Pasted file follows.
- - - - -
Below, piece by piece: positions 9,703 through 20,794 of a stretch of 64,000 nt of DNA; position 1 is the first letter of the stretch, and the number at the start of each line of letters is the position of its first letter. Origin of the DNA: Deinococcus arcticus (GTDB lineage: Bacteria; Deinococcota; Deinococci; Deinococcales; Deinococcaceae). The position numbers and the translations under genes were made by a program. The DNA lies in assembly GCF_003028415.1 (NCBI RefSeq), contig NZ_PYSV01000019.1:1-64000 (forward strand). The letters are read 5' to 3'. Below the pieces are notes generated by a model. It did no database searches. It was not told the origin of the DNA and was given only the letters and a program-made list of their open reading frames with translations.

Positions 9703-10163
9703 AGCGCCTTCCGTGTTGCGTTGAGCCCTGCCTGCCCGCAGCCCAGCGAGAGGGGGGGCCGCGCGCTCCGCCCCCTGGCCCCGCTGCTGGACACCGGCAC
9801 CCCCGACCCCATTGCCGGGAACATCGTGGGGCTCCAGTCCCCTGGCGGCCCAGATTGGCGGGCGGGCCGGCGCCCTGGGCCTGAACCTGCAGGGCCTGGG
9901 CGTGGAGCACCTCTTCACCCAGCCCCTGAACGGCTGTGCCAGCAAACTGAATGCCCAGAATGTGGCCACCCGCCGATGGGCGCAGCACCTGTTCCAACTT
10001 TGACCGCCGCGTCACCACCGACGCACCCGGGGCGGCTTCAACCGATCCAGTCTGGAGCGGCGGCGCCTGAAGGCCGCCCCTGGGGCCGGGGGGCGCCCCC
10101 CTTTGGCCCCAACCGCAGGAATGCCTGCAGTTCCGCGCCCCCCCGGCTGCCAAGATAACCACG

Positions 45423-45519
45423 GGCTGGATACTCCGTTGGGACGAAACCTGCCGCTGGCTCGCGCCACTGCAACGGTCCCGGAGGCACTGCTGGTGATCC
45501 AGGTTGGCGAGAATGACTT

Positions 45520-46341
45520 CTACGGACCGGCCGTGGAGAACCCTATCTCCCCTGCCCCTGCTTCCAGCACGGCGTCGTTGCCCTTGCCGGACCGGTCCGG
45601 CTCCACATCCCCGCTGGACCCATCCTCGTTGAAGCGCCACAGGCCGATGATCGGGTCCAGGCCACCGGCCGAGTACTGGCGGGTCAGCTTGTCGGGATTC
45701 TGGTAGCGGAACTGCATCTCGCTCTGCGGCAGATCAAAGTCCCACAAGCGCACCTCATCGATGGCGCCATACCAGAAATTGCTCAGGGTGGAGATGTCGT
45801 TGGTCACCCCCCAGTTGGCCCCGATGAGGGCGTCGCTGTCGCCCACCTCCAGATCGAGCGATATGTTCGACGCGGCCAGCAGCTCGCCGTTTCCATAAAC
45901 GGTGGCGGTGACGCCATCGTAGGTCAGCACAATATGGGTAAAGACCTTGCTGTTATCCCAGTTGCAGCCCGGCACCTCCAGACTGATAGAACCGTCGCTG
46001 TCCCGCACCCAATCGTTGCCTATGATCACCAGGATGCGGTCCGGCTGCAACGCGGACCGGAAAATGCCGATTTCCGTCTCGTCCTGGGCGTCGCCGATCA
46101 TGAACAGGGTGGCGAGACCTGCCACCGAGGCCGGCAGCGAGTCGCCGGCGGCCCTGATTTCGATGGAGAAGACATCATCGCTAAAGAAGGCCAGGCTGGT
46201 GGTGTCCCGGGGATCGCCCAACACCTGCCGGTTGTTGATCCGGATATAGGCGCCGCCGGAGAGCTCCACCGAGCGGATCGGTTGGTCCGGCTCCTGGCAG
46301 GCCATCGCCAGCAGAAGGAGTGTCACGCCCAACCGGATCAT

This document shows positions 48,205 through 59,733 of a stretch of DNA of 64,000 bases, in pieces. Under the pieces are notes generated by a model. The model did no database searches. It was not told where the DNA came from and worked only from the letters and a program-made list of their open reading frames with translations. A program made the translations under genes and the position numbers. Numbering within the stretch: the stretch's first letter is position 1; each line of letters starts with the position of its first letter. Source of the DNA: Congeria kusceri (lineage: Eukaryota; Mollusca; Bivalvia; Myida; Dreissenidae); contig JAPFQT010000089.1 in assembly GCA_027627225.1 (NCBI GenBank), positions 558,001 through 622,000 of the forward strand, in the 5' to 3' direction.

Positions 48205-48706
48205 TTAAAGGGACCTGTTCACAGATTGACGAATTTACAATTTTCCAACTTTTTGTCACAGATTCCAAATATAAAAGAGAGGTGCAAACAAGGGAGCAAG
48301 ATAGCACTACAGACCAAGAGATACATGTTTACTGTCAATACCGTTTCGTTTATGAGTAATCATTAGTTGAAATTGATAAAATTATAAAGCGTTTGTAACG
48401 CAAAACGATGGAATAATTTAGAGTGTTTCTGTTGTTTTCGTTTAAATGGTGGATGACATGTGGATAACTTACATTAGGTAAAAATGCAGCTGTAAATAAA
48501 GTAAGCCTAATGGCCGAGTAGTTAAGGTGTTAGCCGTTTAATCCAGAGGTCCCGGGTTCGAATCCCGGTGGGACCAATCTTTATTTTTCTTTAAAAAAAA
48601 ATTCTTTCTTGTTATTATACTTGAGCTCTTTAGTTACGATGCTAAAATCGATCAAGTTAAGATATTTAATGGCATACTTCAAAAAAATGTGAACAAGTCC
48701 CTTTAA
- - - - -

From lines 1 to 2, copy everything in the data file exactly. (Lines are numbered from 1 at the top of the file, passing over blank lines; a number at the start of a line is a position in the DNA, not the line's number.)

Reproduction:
Below, piece by piece: positions 9,703 through 20,794 of a stretch of 64,000 nt of DNA; position 1 is the first letter of the stretch, and the number at the start of each line of letters is the position of its first letter. Origin of the DNA: Deinococcus arcticus (GTDB lineage: Bacteria; Deinococcota; Deinococci; Deinococcales; Deinococcaceae). The position numbers and the translations under genes were made by a program. The DNA lies in assembly GCF_003028415.1 (NCBI RefSeq), contig NZ_PYSV01000019.1:1-64000 (forward strand). The letters are read 5' to 3'. Below the pieces are notes generated by a model. It did no database searches. It was not told the origin of the DNA and was given only the letters and a program-made list of their open reading frames with translations.

Positions 9703-10163